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The Lost

Review

The Lost

One morning, instead of taking the left turn to head to work, Lauren Chase goes straight through the stoplight --- and doesn’t turn around. Somewhere in the California desert on Highway 10, she drives through a dust storm into the mysterious town of Lost. She can immediately tell that something isn’t quite right about Lost: the trash scattered everywhere consists of normal detritus like broken bottles and papers, but also includes an abundance of car keys, eyeglasses and wallets. Lost is no ordinary desert town: it is a supernatural place where all lost objects --- and people --- go. And once you’re in Lost, no matter how far or fast you try to run, you can’t get out.  

The setting of the novel is compelling and fully realized, but the novel’s most impressive aspects are Lauren and her relationships with other characters…[which] delicately illuminate her spunk and her vulnerability.

Lauren can’t stay in Lost. She has a job and bills to pay, and more importantly, her mother is seriously ill and needs Lauren by her side. But as Lauren learns, the only way to escape is to allow the inscrutable Missing Man to help you discover what you have lost — and Lauren has no idea where to start. To make matters worse, when the Missing Man learns Lauren’s name, he leaves town without further explanation. Suddenly, Lauren is faced with dozens of angry Lost residents, who blame her for the loss of their savior. Lauren’s only allies are Peter --- the Finder who brings people and things through the destructive dust storm into Lost --- and Claire, an abandoned six-year-old girl with an unusual talent for survival. In order for Lauren to escape Lost, she must piece together a network of lost people and things in the hope that the Missing Man will return. But can Lauren find what she lost before she loses her mother, too?

THE LOST begins a trilogy about developing the courage to face being lost --- and then found again --- in the face of heartbreaking challenges. The setting of the novel is compelling and fully realized, but the novel’s most impressive aspects are Lauren and her relationships with other characters. Lauren is believably flawed, but her resilience and tendency toward compassion make her resourceful and interesting. Even in a situation where an entire town has turned against her, Lauren uses the difficulties to come into her own personal power. Her strength is also evident in her slow and utterly believable romance and in her relationship with Claire. Together, these relationships delicately illuminate her spunk and her vulnerability. Best of all is her relationship with her mother, a poignant account of love that should ring true to readers who have watched loved ones struggle with illness.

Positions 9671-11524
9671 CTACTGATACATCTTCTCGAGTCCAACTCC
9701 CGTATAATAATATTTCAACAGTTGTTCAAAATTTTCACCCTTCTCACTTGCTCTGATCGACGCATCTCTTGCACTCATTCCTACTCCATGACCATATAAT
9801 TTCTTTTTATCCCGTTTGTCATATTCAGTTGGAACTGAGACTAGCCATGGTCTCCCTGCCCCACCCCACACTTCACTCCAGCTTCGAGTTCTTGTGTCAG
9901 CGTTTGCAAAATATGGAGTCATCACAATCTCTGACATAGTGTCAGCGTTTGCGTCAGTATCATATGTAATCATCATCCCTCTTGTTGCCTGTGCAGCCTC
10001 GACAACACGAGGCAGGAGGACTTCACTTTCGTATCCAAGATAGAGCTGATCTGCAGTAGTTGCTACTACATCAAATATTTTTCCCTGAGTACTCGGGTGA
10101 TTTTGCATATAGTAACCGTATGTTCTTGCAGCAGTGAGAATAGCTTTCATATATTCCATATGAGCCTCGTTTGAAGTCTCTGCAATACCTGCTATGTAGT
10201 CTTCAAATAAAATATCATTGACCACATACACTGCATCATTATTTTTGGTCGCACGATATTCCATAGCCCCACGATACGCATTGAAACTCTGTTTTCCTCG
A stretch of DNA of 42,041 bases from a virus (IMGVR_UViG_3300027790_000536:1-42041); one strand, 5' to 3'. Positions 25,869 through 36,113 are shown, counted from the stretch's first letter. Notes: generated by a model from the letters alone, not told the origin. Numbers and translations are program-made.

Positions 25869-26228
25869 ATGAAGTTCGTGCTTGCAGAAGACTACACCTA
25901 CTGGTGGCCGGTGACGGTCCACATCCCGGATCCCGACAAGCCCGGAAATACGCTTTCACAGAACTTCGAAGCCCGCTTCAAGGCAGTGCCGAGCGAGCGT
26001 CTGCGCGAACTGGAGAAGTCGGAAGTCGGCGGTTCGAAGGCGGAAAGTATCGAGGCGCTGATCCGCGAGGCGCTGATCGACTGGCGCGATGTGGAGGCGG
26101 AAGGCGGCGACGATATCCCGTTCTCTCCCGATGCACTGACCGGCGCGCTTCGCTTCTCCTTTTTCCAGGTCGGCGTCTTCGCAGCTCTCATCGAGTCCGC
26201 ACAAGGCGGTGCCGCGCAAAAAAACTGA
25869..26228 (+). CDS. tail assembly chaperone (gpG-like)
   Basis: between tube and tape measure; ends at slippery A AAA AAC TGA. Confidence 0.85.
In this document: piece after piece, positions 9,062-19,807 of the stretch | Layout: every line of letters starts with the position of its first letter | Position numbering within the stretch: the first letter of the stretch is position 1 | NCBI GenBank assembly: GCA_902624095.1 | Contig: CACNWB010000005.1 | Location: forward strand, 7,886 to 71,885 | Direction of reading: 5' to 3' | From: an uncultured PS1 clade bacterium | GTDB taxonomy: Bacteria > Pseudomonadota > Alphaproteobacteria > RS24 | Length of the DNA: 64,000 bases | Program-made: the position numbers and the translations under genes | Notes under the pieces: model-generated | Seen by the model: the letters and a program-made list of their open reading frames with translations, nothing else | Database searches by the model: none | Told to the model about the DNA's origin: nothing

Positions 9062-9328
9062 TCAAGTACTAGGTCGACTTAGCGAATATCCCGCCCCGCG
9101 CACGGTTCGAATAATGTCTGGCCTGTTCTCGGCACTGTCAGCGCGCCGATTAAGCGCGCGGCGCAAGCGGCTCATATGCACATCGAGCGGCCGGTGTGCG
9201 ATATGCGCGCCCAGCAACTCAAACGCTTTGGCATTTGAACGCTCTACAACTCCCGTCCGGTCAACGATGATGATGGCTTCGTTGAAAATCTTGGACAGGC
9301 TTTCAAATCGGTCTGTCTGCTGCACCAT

Though THE LOST is written for adults, older teens will also appreciate Lauren’s struggle with being lost and unsure of how to move forward. This journey of lost and found stands alone, but future books have more than enough material to continue a compelling story. Ultimately, THE LOST asks whether it’s such a bad thing to be lost --- after all, getting lost is sometimes the only way to be found.

Reviewed by Quinn Colter on May 19, 2014

The Lost
by Sarah Beth Durst

  • Publication Date: May 27, 2014
  • Genres: Fantasy, Fiction, Suspense, Thriller
  • Paperback: 352 pages
  • Publisher: Harlequin MIRA
  • ISBN-10: 0778317110
  • ISBN-13: 9780778317111